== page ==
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  1. #1
    Join Date
    Mar 2007
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    New Mexico
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    Default Should be long sweep?

    This fitting is not the proper fitting for a sink drain line transition to horizontal, is it?

    I thought this fitting was to be used for a vent riser, like in the pipe behind it, but I could be wrong. Drain fittings are not my strongest area.

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    Jim Robinson
    New Mexico, USA

  2. #2
    James Duffin's Avatar
    James Duffin Guest

    Default Re: Should be long sweep?

    Here is what the NC codes says. It looks like you are correct if you are in NC.

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  3. #3
    Join Date
    Jul 2008
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    Snowbird (this means I'm retired and migrate between locations), FL/MI
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    Default Re: Should be long sweep?

    You are correct in that the fittings pictured are wrong in the installation.

    That/those (both the foreground and what is behind it) fittings are San-Tee (sanitary tee) and they have been installed "on its (their) back(s)", that is never allowed, period.


  4. #4
    Join Date
    Apr 2011
    Location
    Centennial, CO
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    20

    Default Re: Should be long sweep?

    I agree with the santee problem, but I think I see another problem. Is that a bushing on the tee in the foreground? One, in Colorado, you can't bush in the horizontal, and two, if that is a bushing, it's barely in the hub.

    Steve


  5. #5
    Join Date
    Mar 2007
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    New Mexico
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    Default Re: Should be long sweep?

    Cleanout hub.

    Jim Robinson
    New Mexico, USA

  6. #6

    Default Re: Should be long sweep?

    In addition to the San-T being on it's back which is not allowed, it appears that the vertical pipe is 2 inch feeding into a 1-1/2 inch horizontal line. Reduction in size is also not allowed. (unless this vertical is a vent?)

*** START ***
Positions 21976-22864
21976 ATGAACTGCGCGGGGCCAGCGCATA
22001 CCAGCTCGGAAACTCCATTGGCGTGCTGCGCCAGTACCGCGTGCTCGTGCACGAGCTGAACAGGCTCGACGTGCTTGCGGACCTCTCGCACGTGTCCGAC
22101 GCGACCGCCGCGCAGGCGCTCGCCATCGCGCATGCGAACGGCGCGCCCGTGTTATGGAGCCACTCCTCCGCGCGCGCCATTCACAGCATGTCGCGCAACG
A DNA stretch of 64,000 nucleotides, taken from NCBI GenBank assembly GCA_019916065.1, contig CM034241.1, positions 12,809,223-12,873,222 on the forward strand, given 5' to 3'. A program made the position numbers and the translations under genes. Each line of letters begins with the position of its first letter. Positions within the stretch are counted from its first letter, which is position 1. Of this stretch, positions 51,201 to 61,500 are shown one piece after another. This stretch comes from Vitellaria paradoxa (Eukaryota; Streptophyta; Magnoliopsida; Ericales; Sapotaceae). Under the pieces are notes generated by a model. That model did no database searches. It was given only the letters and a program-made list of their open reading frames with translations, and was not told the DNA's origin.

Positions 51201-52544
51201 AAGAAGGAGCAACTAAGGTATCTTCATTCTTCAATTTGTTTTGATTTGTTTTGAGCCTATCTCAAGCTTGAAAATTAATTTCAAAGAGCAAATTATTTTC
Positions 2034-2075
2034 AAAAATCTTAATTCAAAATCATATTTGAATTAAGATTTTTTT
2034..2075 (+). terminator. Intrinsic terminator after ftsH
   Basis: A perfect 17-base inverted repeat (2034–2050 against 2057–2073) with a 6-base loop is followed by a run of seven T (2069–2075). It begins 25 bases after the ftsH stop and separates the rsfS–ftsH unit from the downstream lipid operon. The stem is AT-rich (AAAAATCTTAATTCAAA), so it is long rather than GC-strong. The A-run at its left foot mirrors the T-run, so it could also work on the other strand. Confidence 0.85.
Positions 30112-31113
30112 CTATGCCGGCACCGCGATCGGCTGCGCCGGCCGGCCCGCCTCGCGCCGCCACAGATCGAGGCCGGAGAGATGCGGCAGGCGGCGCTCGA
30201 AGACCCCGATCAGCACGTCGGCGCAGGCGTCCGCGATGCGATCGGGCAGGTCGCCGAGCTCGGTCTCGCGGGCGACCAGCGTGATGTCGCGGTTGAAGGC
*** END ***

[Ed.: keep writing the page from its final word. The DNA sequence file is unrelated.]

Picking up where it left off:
The typical convention is:
    Horizontal to vertical down = medium sweep.
    H to H = long sweep

    Vent system fittings in most cases can be short sweep unless it is a "wet vented" system which is a special circumstance and not usually allowed.

    True Professionals, Inc. Property Consultant
    877-466-8504

  7. #7
    Join Date
    Nov 2010
    Location
    New Westminster BC
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    53

    Default Re: Should be long sweep?

    Yes the sanitary T as installed would be "not permitted" per BC rules and probably everyone else's because of the greater tendency for solids and sludge buildup with the sudden change of direction.

    Where does the pipe size reduce from 2 to 1-1/2?

    I had not heard of three lengths of sweeps before (short, medium and long) as I thought I had only seen two types: short sweep for horizontal drain pipe to vertical drain pipe, or a vertical dry vent T'ed to a horizontal drain pipe; long sweep for vertical wet pipe to a horizontal wet pipe, or a direction change of a horizontal wet pipe to a horizontal wet pipe.

    Not sure if I am misreading the comment about wet venting would be a special circumstance that is not allowed? As long as the direction changes in wet vent pipes have the sweeps required for drain pipe direction changes, and the lengths and sizes of the drains and vents are appropriate then wet vents are allowed and very common..

    Quote Originally Posted by Dana Bostick View Post
    In addition to the San-T being on it's back which is not allowed, it appears that the vertical pipe is 2 inch feeding into a 1-1/2 inch horizontal line. Reduction in size is also not allowed. (unless this vertical is a vent?)

    The typical convention is:
    Horizontal to vertical down = medium sweep.
    H to H = long sweep

    Vent system fittings in most cases can be short sweep unless it is a "wet vented" system which is a special circumstance and not usually allowed.



  8. #8